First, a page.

As New Hampshire prepares to vote, pundits are filing Clinton campaign death notices as confidently as they trumpeted her inevitability only weeks ago.
The coronation was premature, and the obituaries may be, too. The last time anyone looked, Matt Drudge was not empowered to pick convention delegates.
Observers detect a few tears and deride the woman who sheds them, forgetting that John Boehner, the House Republican leader, weeps buckets all the time.
Bill Clinton seems to lose his mojo with New Hampshire crowds for a day, and the New York Times finds a headline in it.
There is at least as much hubris in the herd journalism that is trampling the Clintons now as there was in their presumption that the Presidency was theirs by right of succession--and considerably more nastiness.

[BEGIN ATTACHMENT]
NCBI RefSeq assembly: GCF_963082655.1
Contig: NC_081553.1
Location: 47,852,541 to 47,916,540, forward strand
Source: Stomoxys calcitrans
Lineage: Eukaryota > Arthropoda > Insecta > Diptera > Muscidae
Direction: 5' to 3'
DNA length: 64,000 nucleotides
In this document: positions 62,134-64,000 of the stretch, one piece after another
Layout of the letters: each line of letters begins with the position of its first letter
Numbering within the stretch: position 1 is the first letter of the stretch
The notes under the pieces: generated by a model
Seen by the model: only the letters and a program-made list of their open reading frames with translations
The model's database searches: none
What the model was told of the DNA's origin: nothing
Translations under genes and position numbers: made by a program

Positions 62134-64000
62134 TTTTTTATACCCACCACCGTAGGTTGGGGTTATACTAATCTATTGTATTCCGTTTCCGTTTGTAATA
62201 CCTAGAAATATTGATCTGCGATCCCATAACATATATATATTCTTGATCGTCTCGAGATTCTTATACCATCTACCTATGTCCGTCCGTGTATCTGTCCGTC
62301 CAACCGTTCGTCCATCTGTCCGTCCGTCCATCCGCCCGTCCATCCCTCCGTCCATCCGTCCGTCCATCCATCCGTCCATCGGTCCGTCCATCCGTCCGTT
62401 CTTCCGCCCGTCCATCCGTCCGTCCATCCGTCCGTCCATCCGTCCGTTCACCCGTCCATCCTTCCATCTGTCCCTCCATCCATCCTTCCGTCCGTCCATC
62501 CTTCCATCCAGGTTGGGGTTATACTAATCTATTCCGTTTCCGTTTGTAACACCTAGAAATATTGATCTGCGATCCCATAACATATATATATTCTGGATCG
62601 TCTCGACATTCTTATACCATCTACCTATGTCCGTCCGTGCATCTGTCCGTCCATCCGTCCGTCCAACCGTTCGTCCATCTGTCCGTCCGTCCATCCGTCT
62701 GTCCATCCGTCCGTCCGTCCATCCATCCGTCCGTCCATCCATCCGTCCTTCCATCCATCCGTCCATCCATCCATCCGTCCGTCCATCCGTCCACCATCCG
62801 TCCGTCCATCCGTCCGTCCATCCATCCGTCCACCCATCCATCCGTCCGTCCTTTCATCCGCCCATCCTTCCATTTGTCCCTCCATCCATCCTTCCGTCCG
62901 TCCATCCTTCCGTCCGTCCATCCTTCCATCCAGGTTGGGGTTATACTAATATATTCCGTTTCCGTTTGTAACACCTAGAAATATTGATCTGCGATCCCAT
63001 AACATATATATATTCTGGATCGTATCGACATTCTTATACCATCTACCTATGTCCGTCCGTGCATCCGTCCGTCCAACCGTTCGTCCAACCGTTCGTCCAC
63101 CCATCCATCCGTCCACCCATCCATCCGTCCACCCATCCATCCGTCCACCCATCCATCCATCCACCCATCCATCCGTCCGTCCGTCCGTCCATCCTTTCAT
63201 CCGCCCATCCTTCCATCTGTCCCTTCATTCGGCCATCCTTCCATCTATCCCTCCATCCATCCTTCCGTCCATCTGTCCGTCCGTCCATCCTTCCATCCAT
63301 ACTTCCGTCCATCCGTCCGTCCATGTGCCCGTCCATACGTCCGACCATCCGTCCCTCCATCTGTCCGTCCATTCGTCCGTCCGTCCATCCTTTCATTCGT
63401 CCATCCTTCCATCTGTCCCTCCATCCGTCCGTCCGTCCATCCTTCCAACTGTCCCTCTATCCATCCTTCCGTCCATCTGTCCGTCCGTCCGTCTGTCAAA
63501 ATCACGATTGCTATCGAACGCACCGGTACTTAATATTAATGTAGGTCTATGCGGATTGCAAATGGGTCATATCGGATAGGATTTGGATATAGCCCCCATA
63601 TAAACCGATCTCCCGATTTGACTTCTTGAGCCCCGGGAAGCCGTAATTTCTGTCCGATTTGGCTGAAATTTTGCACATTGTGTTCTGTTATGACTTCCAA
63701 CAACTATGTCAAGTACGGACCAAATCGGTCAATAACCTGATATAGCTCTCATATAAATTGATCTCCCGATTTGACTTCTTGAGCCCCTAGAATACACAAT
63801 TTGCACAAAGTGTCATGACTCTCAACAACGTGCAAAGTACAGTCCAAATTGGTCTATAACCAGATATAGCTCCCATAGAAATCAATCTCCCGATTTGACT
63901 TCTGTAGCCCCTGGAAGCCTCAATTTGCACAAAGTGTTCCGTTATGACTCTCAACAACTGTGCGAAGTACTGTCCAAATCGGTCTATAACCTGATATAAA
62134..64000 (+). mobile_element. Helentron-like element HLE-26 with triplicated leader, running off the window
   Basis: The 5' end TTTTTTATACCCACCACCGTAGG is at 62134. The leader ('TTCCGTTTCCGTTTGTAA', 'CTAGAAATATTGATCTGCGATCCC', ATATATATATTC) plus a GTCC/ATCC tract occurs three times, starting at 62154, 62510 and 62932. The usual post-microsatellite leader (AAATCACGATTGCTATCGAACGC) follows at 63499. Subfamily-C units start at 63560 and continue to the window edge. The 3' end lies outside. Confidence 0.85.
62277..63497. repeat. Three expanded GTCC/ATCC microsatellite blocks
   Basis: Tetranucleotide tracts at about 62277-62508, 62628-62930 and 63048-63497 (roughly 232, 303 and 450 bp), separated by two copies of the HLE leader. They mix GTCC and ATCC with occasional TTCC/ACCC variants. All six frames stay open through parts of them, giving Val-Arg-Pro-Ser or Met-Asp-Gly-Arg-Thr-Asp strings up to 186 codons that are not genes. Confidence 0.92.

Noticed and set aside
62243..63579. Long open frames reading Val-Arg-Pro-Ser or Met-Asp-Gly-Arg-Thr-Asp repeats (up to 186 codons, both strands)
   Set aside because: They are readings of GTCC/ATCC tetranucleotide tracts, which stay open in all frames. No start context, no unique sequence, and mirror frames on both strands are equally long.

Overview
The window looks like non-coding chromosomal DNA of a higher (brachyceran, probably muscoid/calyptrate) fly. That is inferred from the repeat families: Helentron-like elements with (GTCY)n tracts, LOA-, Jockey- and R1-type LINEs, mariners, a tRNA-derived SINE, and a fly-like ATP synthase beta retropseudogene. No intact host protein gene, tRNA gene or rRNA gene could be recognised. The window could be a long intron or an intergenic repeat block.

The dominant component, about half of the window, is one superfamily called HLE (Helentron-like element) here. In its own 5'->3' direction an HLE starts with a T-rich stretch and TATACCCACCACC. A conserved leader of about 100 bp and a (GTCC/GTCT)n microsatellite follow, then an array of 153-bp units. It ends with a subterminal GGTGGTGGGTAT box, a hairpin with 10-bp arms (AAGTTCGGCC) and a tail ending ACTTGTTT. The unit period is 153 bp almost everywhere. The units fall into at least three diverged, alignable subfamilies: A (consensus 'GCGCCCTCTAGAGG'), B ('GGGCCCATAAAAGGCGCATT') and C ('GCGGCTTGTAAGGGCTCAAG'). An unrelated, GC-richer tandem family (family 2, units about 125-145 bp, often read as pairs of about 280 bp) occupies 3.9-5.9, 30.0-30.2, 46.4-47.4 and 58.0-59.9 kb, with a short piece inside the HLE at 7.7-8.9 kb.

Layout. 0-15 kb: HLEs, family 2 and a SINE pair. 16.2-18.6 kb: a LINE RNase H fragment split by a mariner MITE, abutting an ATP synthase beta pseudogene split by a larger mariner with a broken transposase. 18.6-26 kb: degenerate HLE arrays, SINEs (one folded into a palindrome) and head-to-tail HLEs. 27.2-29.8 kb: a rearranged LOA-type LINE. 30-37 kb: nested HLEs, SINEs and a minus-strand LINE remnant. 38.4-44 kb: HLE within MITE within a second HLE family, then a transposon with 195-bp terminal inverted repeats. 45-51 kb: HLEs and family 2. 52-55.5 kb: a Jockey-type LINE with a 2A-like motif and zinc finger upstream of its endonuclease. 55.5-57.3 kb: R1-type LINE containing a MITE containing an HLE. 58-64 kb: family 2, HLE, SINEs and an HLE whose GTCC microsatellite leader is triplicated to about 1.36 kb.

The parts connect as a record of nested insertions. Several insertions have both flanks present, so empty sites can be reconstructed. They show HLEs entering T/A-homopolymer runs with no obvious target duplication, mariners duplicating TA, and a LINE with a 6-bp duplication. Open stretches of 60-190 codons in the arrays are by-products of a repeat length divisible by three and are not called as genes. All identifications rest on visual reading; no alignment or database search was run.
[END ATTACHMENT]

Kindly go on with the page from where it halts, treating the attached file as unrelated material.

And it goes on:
These observations come from a non-admirer of the Clinton campaign who suggested last summer that playing it safe could lead to a 21st century version of what Harry Truman did in 1948 to the poll-anointed sure bet, Gov. Thomas Dewey of New York, who squandered a big lead in the polls by taking voters for granted.
Hillary Clinton's hopes for the Presidency may indeed be thwarted, but it's not over until it's over, no matter what the often-wrong-but-never-in-doubt political pundits say.